The Geopolitical History of Ukraine


Alfred Mendes - Global Research

It is first necessary to place this amorphous region known as the Ukraine within its historical context: the Catholic/Orthodox schism in the region around 1024 AD had led the newly-formed Jesuits of the 16th century (with not-a-little-help from the dominant Habsburg dynasty) to alleviate this festering wound in the side of the Roman Catholic church by creating the hybrid Uniate Church which would acknowledge the supremacy of the Pope – while retaining its Orthodox liturgy! This was blatant pragmatism. Now just another scapegoat in the struggle between Catholic and Orthodox, the Ukraine would be one of a number of other countries/regions stretching from the Baltic in the north southwards via the Black Sea, the Aegean, the Ionian into the Adriatic – later known as the ‘Intermare’.

With this background in mind, it was inevitable that the Bolshevik revolution of 1917 would result in a sharp aggravation of this schism. The Vatican, now backed by a capitalist West, would confront those ‘atheists’ – those ‘Reds’. And with the assistance of the many ‘White Russian’ émigrés who had fled from their homeland, the Vatican, in collaboration with the French and British Intelligence Agencies, set up, in the mid-30’s, the Intermarium, which was, in essence, a highly influential Intelligence organization which would concentrate on that now crucial line: the Intermare (see above).

In the lead up to Hitler’s invasion of Poland, it was common knowledge that his target was the Soviet Union (those Untermenschen), and that one important aspect of this was the creation of a ‘Greater Ukraine’ which would supply him with Lebensraum (wheat fields, minerals, and industrial development). This suited the anti-communist British and French – for which they paid the price of WW 2!

Hitler’s subsequent invasion of the USSR in June 1941 was aided in no small measure by fascist Ukrainian paramilitaries, such as the nationalist anti-Russian Ukrainian separatist organization – the Melnyk Faction; and the Organization of Ukrainian Nationalists (OUN) with its paramilitary force, the Ukrainian Insurgent Army (under the command of Stepan Bandera – of whom, more, later), which had, for instance, assisted the Germans in their takeover of Kovel, in northwestern Ukraine.

The Vatican, realizing that it stood to gain from the invasion of the USSR – at the expense of the Orthodox Church – sent Cardinal Lavitrano and a member of the Intermarium, Bishop Ivan (John) Bucko (auxiliary Bishop of the Ukrainian Greek Catholic dioceses in the US until posted to the Vatican in 1941) to reach an accommodation with the Germans. Suffice it to add that the subsequent deportation of millions of young Ukrainians to Germany as slave labor, and the slaughter of hundreds of thousands of Jews, partisans, communists et al. – in which the above-mentioned Ukrainian groups played a major role – resulted in deep silence from the Vatican. But more was to come: the Germans now formed the (Ukrainian) Galicia SS Division which was subsequently involved in much anti-Soviet military action.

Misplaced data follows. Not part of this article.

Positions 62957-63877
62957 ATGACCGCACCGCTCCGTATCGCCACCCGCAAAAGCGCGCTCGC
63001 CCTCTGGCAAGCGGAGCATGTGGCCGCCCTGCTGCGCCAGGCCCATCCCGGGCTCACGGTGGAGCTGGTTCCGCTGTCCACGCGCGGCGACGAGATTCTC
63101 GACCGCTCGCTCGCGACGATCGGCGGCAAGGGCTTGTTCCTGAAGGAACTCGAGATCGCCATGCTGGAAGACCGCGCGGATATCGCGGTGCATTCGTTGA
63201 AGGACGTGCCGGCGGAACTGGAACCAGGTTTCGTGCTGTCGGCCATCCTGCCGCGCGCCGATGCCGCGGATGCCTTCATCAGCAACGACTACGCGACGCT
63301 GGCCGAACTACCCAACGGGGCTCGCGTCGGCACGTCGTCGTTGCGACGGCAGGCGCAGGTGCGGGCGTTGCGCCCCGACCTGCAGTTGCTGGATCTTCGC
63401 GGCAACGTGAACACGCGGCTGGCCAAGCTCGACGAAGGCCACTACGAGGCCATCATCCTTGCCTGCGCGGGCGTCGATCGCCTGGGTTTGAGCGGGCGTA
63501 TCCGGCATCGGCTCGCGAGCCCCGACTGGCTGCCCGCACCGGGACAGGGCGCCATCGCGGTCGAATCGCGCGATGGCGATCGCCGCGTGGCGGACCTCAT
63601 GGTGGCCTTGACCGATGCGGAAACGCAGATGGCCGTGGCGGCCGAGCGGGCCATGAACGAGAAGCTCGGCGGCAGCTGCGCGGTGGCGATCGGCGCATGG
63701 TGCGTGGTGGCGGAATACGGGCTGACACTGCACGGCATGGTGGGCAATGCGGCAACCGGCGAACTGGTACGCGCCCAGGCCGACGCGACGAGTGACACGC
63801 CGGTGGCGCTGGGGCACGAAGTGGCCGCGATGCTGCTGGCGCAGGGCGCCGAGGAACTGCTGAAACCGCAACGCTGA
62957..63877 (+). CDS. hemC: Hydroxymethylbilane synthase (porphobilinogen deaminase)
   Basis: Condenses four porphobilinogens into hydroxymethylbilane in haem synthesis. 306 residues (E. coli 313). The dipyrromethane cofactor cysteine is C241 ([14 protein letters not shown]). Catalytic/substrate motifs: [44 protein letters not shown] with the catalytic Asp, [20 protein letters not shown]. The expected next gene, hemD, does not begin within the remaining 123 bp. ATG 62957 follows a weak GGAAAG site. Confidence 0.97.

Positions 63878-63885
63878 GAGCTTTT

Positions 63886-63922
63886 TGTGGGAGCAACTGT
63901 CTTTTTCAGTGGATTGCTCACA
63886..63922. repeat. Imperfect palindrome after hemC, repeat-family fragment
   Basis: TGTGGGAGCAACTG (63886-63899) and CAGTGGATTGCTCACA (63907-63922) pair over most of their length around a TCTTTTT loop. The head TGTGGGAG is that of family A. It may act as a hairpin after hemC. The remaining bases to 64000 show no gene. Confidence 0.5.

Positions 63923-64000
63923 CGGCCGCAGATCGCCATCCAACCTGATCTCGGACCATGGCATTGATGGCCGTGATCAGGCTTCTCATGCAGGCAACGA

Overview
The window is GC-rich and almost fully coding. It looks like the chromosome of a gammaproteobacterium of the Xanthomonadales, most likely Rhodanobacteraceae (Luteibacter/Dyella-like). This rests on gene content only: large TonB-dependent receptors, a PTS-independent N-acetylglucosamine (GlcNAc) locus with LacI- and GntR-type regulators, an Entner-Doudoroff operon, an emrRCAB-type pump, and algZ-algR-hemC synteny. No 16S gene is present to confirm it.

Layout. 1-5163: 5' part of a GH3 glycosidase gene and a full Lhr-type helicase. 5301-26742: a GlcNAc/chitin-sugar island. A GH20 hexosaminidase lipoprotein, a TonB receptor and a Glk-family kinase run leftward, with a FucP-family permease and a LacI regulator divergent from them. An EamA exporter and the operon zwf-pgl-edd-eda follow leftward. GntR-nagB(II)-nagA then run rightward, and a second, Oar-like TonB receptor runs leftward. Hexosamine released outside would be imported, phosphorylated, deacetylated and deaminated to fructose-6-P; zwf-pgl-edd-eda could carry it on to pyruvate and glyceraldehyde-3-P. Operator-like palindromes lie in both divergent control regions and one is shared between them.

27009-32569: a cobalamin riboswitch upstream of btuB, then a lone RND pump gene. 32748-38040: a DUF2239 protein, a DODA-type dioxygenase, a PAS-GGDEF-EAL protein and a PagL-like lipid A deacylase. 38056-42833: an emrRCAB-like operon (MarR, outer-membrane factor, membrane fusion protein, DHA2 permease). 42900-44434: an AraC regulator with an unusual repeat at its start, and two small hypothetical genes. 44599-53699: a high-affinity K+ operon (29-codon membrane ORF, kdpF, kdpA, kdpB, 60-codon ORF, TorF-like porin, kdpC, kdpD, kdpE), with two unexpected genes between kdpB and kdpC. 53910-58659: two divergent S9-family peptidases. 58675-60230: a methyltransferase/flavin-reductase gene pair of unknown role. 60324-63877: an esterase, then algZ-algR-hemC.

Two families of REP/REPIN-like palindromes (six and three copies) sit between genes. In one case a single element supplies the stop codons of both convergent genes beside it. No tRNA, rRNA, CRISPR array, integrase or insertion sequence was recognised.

(At this point, it is pertinent to note that this author can vouch for the fact that Ukrainians had served in the wehrmacht. As a trooper in ‘A’ Squadron of the ‘Royals’ for the latter half of WW 2, in the immediate aftermath of the Armistice we were posted to a recently evacuated German military camp at Silkeborg in Denmark. Not long after arrival, our troop – 3rd Troop – was sent nearby to oversee the disarmament of a Ukrainian regiment serving in the werhmacht. They had just shot their German officer – and had finally agreed to be disarmed. It was an unforgettable scene as we watched from our armored cars as these rugged peasants marched by in long, wide columns – interspersed by the odd horse-drawn cart carrying a woman-or-two – their march accompanied by beautifully synchronized martial song. ..It was awesome – bordering on fearsome.)

In May 1945, the Galician SS Division – now more acceptably known as the First Ukrainian Division – surrendered to the British in Klagenfurt, Austria, whence they were sent to Rimini Camp in Italy, and two years later eight thousand of them – many of them guilty of war crimes – were shipped to Britain to be given civilian status. (Rimini was to gain notoriety for the role it played in the smuggling out of Nazi war criminals to the Americas – with the aid of the Vatican). As noted by Mark Aarons and John Loftus on page 198 of their book “Ratlines”: “Forty years later, in November 1998, a British All-Party Parliamentary Committee determined that the Galician SS had not received even the minimal screening required for normal immigration to Britain, let alone the rigorous scrutiny promised in 1947”. This is hardly surprising in view of other revelations from the same book (p. 200): “The leader of the Ukrainian nationalists, Stepan Bandera [see above], had worked for the SIS [British Intelligence] before the war. In 1945, after the Nazis were defeated, the prodigal Bandera was taken back into the fold. He was not alone.”

In view of the foregoing, only one conclusion can be drawn: the ‘Cold War’ was still very much alive throughout the war, but it is worthy of note that from now on American Intelligence would take over control from their British and French counterparts.